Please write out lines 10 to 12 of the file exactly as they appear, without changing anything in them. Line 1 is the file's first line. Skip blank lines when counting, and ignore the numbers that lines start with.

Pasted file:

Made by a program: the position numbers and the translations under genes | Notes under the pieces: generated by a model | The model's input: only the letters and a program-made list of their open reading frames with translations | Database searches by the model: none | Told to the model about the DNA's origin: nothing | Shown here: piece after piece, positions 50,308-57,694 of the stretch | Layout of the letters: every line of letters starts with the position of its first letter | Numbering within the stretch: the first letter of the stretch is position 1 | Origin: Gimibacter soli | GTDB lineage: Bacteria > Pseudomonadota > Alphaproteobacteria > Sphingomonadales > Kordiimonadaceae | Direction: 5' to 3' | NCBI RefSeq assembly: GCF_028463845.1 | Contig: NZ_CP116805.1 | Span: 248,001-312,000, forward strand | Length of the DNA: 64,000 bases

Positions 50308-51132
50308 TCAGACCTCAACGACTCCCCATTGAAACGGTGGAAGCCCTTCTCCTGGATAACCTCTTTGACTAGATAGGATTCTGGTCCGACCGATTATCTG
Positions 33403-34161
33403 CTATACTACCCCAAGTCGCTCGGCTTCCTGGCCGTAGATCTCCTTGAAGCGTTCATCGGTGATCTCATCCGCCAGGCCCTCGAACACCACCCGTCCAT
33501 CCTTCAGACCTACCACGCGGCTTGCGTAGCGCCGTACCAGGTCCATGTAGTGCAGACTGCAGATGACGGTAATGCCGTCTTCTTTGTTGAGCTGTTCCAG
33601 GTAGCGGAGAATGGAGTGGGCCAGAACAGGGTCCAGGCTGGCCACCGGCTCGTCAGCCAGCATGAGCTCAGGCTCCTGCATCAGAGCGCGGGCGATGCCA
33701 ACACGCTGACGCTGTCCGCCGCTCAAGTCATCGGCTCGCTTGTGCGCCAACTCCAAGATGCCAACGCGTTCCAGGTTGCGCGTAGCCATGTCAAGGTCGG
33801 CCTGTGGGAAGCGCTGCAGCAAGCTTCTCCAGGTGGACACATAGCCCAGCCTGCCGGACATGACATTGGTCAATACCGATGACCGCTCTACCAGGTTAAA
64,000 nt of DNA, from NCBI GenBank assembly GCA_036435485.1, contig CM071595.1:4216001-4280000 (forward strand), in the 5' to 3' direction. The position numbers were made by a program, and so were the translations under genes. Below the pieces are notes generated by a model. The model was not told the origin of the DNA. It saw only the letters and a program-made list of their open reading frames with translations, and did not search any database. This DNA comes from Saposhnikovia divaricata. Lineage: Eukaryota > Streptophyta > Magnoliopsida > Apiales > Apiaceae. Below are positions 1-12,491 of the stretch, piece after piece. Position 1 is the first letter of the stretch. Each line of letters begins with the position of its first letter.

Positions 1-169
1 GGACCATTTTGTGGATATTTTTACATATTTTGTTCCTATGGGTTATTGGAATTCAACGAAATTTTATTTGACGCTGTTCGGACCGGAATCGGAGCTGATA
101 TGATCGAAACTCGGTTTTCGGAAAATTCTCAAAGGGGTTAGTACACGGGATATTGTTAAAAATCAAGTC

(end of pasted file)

64,000 nt of DNA, from NCBI GenBank assembly GCA_036435485.1, contig CM071595.1:4216001-4280000 (forward strand), in the 5' to 3' direction. The position numbers were made by a program, and so were the translations under genes. Below the pieces are notes generated by a model. The model was not told the origin of the DNA. It saw only the letters and a program-made list of their open reading frames with translations, and did not search any database. This DNA comes from Saposhnikovia divaricata. Lineage: Eukaryota > Streptophyta > Magnoliopsida > Apiales > Apiaceae. Below are positions 1-12,491 of the stretch, piece after piece. Position 1 is the first letter of the stretch. Each line of letters begins with the position of its first letter.

Positions 1-169
1 GGACCATTTTGTGGATATTTTTACATATTTTGTTCCTATGGGTTATTGGAATTCAACGAAATTTTATTTGACGCTGTTCGGACCGGAATCGGAGCTGATA